ARCE Lecture: Horus, Set and Israel

Egyptian Literary Reflections in a Biblical Mirror

Gary Greenberg

Independent Scholar

Egyptian myths about the conflicts between Horus and Set have a long continuous tradition that may go back to pre-dynastic times and may have been influenced by historical events. These stories were known as late as the first century, when the elements were gathered together for the first time by the Greek historian Plutarch. Over time the image of Set changed from a defender of Re to an iconic image of Egypt’s foreign invaders.

Biblical history places the formative years of Israel (from the time of Jacob) in Egypt, depicting Moses as an adopted son of the pharaoh and showing Joseph as married to the daughter of the High Priest of Annu (Heliopolis), one of Egypt’s most important and ancient cult centers.

While differences of opinion exist on the historicity of the biblical stories about Israel in Egypt, in this lecture Greenberg will look at various Egyptian stories, including the New Kingdom tale known as “The Contendings of Horus and Set,” Manetho’s third century BCE Egyptian story connecting the Exodus to Pharoah Akhenaten, and Plutarch’s summary of the story of Osiris and Isis and the activities of their children Horus and Set. We will then compare portions of these stories with elements from the biblical accounts of Jacob and Esau, and Moses and the Exodus, showing how the Egyptian imagery of Horus and Set appears to inform both biblical narratives.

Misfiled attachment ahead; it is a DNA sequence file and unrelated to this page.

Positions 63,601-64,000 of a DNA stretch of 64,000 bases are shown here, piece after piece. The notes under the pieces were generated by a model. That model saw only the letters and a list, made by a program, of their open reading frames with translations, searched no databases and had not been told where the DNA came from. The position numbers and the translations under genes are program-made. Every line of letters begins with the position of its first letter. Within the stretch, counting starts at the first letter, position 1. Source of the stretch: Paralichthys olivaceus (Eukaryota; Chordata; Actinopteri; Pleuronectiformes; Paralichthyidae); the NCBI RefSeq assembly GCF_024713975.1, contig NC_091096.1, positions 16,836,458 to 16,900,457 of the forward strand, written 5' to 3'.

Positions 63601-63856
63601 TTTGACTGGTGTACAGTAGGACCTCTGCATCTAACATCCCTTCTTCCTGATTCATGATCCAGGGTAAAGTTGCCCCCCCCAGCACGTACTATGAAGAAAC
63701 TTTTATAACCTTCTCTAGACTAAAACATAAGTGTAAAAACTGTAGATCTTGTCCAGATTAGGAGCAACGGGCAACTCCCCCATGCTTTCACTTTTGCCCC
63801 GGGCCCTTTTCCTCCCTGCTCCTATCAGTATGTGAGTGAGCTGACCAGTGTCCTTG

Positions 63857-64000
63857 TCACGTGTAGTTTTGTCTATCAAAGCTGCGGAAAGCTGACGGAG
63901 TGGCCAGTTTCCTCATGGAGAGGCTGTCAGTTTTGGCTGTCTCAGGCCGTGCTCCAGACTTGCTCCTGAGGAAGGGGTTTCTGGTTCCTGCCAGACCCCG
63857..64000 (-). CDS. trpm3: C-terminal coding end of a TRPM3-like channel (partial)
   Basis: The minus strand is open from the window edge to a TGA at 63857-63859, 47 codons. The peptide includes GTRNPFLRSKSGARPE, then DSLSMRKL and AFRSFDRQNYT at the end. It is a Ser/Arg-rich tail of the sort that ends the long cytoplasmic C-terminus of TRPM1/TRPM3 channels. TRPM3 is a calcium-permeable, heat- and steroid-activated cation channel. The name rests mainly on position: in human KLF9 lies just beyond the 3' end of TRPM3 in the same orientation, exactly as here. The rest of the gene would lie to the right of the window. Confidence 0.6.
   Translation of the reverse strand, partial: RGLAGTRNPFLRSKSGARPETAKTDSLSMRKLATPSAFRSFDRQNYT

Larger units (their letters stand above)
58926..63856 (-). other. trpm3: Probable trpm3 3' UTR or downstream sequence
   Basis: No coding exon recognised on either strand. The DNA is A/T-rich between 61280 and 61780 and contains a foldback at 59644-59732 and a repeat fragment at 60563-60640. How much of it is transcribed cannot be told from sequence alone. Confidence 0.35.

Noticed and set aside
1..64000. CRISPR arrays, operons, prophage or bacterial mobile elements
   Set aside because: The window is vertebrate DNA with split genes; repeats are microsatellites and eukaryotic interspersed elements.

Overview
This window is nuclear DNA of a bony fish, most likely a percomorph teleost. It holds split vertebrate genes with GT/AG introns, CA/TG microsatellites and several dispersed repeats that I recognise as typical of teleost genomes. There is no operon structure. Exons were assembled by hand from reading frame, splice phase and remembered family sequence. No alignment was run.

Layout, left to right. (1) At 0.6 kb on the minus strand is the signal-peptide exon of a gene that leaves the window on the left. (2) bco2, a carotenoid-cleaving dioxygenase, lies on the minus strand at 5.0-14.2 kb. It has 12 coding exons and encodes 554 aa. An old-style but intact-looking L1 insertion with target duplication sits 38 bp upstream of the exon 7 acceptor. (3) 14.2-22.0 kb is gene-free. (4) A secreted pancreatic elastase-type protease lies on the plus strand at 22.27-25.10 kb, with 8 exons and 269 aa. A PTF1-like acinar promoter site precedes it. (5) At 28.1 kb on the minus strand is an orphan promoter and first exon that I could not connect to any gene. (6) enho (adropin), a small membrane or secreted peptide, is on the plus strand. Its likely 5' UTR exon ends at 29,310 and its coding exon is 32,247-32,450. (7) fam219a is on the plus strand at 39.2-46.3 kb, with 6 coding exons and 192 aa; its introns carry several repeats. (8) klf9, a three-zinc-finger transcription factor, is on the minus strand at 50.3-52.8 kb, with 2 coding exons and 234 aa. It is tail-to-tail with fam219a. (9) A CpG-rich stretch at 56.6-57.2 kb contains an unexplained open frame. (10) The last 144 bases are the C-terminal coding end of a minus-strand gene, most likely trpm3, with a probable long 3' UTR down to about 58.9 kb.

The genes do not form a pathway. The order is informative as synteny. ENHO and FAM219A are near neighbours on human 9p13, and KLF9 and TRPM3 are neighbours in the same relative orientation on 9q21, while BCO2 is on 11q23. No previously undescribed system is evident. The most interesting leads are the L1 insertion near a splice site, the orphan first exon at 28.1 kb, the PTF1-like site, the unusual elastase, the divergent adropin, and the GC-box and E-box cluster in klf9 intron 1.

Gary Greenberg was president of the Biblical Archaeology Society for over thirteen years and the author of several books on Egyptian and biblical matters, including “The Moses Mystery” and “101 Myths of the Bible,” both of which explore Egyptian myth and history, and “Manetho: A study in Egyptian Chronology.” He has presented several papers at ARCE annual conferences and at other scholarly forums such as the International Congress of Egyptologists and the International Society of Biblical literature. He has been published in KMT, the Journal of the Society for the Study of Egyptian Antiquities, and Discussions in Egyptology.

Admission to lecture closes 10 minutes after scheduled start time.  

Reception to follow. 

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